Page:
Kirstjen Nielsen, the US secretary of Homeland Security who oversaw the Trump administration’s controversial immigration policies, has resigned.
US President Donald Trump announced Nielsen’s departure on Sunday, underscoring the president’s intent to toughen immigration policy amid a surge in border crossings along the southern border.
A senior administration official said Trump, who has recently expressed growing anger about the situation at the border, asked for Nielsen’s resignation.
“Secretary of Homeland Security Kirstjen Nielsen will be leaving her position, and I would like to thank her for her service,” the US president tweeted.
….Mexico must apprehend all illegals and not let them make the long march up to the United States, or we will have no other choice than to Close the Border and/or institute Tariffs. Our Country is FULL!
— Donald J. Trump (@realDonaldTrump) April 8, 2019
Kevin McAleenan, the current US Customs and Border Protection commissioner, will become acting secretary of the Department of Homeland Security.
During her 18 months at the head of the powerful agency, Nielsen became synonymous with the controversial policy of separating children from their parents, leading to frequent calls for her resignation from progressive groups and the Democratic opposition.
In a tweet late on Sunday, Nielsen said that she would stay on until Wednesday.
“I have agreed to stay on as Secretary through Wednesday, April 10th to assist with an orderly transition.”
Jeff Hauser, a lawyer and executive director of the Revolving Door Project, which examines government appointments, believes Trump influenced Nielsen’s decision to resign.
“She was effectively fired,” he told Al Jazeera. “It’s possible that Trump, in a passive-aggressive manner, made it that she felt like she had to resign to retain some scrap of dignity, but I think she was forced out because Trump is, as he has often been, in a politically perilous moment.”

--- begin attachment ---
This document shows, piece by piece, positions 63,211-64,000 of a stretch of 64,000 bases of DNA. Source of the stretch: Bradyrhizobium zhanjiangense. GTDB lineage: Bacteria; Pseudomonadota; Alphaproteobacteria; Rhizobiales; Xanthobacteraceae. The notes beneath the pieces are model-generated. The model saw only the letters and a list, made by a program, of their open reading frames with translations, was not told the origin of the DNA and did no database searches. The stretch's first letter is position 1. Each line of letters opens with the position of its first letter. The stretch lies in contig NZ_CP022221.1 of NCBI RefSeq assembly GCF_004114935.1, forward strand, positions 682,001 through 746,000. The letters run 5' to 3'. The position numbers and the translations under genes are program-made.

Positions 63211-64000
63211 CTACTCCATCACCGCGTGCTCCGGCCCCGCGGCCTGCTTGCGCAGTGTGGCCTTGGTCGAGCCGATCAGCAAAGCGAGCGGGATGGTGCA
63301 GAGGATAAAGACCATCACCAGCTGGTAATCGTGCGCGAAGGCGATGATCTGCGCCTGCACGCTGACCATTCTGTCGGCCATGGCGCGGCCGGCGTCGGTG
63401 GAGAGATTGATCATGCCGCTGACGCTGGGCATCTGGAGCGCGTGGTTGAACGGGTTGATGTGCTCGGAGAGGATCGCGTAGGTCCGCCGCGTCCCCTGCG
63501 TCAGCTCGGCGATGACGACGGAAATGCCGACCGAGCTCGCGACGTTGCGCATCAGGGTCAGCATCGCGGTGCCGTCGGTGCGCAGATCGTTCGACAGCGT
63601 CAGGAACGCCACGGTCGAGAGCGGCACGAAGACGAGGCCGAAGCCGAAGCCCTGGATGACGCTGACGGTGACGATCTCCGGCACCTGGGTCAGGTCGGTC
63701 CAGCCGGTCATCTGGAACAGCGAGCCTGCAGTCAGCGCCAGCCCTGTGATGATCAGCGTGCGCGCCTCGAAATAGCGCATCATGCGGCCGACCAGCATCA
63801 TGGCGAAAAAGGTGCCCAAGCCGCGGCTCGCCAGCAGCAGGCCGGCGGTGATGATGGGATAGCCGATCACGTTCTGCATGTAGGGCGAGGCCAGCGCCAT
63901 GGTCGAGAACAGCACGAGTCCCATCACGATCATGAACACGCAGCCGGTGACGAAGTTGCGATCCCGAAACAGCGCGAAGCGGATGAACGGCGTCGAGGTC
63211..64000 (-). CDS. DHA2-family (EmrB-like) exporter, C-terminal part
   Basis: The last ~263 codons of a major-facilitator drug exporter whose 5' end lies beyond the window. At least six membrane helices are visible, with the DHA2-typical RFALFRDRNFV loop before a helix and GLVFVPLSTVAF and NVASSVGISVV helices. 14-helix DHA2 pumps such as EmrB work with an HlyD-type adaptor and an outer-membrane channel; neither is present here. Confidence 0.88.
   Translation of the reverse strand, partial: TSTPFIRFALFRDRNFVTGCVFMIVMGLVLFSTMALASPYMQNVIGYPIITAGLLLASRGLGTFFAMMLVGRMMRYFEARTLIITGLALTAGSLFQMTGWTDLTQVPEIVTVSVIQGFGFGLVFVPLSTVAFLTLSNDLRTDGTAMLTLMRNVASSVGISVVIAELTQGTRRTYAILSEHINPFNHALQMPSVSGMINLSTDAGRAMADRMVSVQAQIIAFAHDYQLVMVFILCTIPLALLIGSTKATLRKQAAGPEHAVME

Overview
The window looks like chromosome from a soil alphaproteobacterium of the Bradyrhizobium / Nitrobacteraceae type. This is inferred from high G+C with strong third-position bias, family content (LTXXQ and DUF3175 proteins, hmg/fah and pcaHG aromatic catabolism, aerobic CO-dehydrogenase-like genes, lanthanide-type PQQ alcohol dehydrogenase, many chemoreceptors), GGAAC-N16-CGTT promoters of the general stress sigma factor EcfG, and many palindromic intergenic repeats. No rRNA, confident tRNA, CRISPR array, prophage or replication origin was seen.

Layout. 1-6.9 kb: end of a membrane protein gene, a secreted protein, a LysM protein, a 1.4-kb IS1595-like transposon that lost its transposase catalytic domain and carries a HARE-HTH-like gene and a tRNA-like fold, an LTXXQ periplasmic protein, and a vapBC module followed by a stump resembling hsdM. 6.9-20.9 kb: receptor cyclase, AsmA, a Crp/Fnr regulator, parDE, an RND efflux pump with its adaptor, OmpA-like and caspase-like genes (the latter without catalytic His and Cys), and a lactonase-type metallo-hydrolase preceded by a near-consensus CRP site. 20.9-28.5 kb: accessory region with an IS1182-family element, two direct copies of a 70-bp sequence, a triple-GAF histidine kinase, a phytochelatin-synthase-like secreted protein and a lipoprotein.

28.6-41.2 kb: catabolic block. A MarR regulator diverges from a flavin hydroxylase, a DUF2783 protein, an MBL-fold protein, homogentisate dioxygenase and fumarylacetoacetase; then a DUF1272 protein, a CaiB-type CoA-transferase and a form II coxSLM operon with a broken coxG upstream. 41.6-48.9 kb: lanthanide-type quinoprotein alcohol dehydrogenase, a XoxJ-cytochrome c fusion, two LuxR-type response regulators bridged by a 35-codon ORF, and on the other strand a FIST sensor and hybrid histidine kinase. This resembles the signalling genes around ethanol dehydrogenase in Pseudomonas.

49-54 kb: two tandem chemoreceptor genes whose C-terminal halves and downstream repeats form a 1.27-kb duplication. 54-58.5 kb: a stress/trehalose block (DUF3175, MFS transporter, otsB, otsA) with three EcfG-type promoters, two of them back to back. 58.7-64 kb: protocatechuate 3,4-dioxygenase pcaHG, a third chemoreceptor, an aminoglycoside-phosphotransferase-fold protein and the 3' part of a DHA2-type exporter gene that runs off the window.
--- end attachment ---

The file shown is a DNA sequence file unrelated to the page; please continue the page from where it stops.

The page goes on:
The move came just two days after Nielsen and Trump visited the Mexican border in California together, with the president delivering a stern message to undocumented immigrants and asylum seekers: “Our country is full.”
He had previously threatened to close the US-Mexico border if Congress and Central American governments did not act to stem a flow of migrants that saw Nielsen last week order an “emergency surge” of personnel to handle the situation.
Bill Schneider, a political analyst and public policy professor at George Mason University, said Nielsen’s resignation reflects Trump’s vision for tougher immigration policies.
“The president does not want to face his supporters again next year and have to answer for the fact that illegal immigration has become a more serious problem than when he took office,” he told Al Jazeera. “He’s embarrassed by that and he holds her partly responsible.”
“He [Trump] was pressuring her to refuse to accept any more applications for asylum, which would’ve been illegal, and there were clearly places where she drew the line and refused to do what the president wanted her to do.”
Nielsen, 46, had been DHS secretary since December 2017.
Her relationship with the president had long been said to be difficult. But despite reports that he complained constantly about her performance – and that he believed she was not harsh enough – she remained steadfastly loyal.
Last month, she defended the president’s declaration of a national emergency to secure funding for his pet project, a wall on the US-Mexico border.
“Nielsen is not a showman, she’s not a good actor in this television show that Trump is producing of racism and bigotry at the border, and so I suspect in time he needed to get someone in that position he felt could ratchet up pressure and increase attention at the border,” said Hauser.
Trump has made a clampdown on undocumented immigration a centrepiece of his two-year-old presidency, leading chants of “Build that wall” at his rallies as he sought to cut back on the number of immigrants entering the US without proper documentation.
Border Patrol estimates put the number of migrants passing through Mexico at over 100,000 in March – most from El Salvador, Honduras and Guatemala – the highest monthly figure in nearly a decade, according to Nielsen.
Trump cut aid to those three countries last month in response to the surge.
“When even the most radical voices in the administration aren’t radical enough for President Trump, you know he’s completely lost touch with the American people,” said Senate Minority Leader Chuck Schumer.
House Speaker Nancy Pelosi added it was “deeply alarming that the Trump administration official who put children in cages is reportedly resigning because she is not extreme enough for the White House’s liking”.